Peer to peer feedback


If you want your feedback to fellow interpreters to be useful. Then make it effective and constructive. Offer it without causing offence with a view to changing or encouraging behaviour.

Feedback should be about behaviour not personality

The first, and probably the most important condition of feedback is to remember you are making no comment on what type of person they are, or what they believe or value. You only comment on how they behaved. Do not be tempted to discuss aspects of personality, intelligence or anything else. Only behaviour.

Feedback should describe the effect of the person’s behaviour

After all, you do not know the effect on anyone or anything else. You only know what you saw or heard and what you thought. Presenting feedback as your opinion makes it much easier for the recipient to hear and accept it, even if you are giving negative feedback. After all, they have no control over how you felt, any more than you have any control over their intention. This approach is a blame-free one, which is therefore much more acceptable.

Feedback should be as specific as possible

Especially when things are not going well, we all know that it’s tempting to start from the point of view of ‘everything you do is rubbish’, but don’t. Think about specific occasions, and specific behaviour, and point to exactly what the person did. The more specific the better, as it is much easier to hear about a specific occasion than about ‘all the time’!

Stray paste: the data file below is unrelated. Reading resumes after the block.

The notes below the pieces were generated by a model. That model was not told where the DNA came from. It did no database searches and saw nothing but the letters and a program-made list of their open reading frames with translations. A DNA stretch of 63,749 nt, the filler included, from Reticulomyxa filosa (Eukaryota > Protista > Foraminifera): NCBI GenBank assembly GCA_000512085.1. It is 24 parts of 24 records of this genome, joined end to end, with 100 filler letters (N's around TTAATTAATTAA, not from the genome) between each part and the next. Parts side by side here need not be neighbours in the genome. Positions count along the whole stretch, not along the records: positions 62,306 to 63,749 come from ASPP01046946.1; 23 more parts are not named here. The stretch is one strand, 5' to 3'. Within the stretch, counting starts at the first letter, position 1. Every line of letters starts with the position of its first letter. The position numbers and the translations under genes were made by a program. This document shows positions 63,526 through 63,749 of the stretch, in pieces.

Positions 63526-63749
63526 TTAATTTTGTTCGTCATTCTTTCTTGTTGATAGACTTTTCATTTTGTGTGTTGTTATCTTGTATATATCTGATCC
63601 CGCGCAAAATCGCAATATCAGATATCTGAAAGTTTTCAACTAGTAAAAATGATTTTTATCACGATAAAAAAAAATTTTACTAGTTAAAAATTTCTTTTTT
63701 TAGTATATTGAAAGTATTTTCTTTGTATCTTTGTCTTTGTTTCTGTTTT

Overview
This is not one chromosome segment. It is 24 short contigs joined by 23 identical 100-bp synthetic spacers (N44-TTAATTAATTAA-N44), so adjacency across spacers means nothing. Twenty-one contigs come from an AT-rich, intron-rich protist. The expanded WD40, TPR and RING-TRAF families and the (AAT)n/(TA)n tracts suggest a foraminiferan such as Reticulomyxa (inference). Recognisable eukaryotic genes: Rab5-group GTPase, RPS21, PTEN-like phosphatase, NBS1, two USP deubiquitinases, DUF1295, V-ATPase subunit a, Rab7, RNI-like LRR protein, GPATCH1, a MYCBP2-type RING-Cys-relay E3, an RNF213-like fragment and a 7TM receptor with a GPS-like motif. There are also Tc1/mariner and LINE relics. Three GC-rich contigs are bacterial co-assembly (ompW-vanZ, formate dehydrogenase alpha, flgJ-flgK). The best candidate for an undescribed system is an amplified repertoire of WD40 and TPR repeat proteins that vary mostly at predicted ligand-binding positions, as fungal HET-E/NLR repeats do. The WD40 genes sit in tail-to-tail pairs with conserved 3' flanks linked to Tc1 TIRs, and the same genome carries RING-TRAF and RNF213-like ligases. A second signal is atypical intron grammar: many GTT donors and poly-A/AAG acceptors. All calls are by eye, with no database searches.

Feedback should be timely

It’s no good giving someone feedback six months after the event. Feedback needs to be timely, which means while everyone can still remember what happened. If you have feedback to give, then just get on and give it. That doesn’t mean without thought. You still need to think about what you’re going to say and how.

Pick your moment

There are times when people are feeling open to feedback and times when they aren’t. Give some thought to emotional and social awareness, to help you develop your awareness of the emotions and feelings of others. This will help you to pick a suitable moment. For example, an angry person won’t want to accept feedback, even given skilfully.

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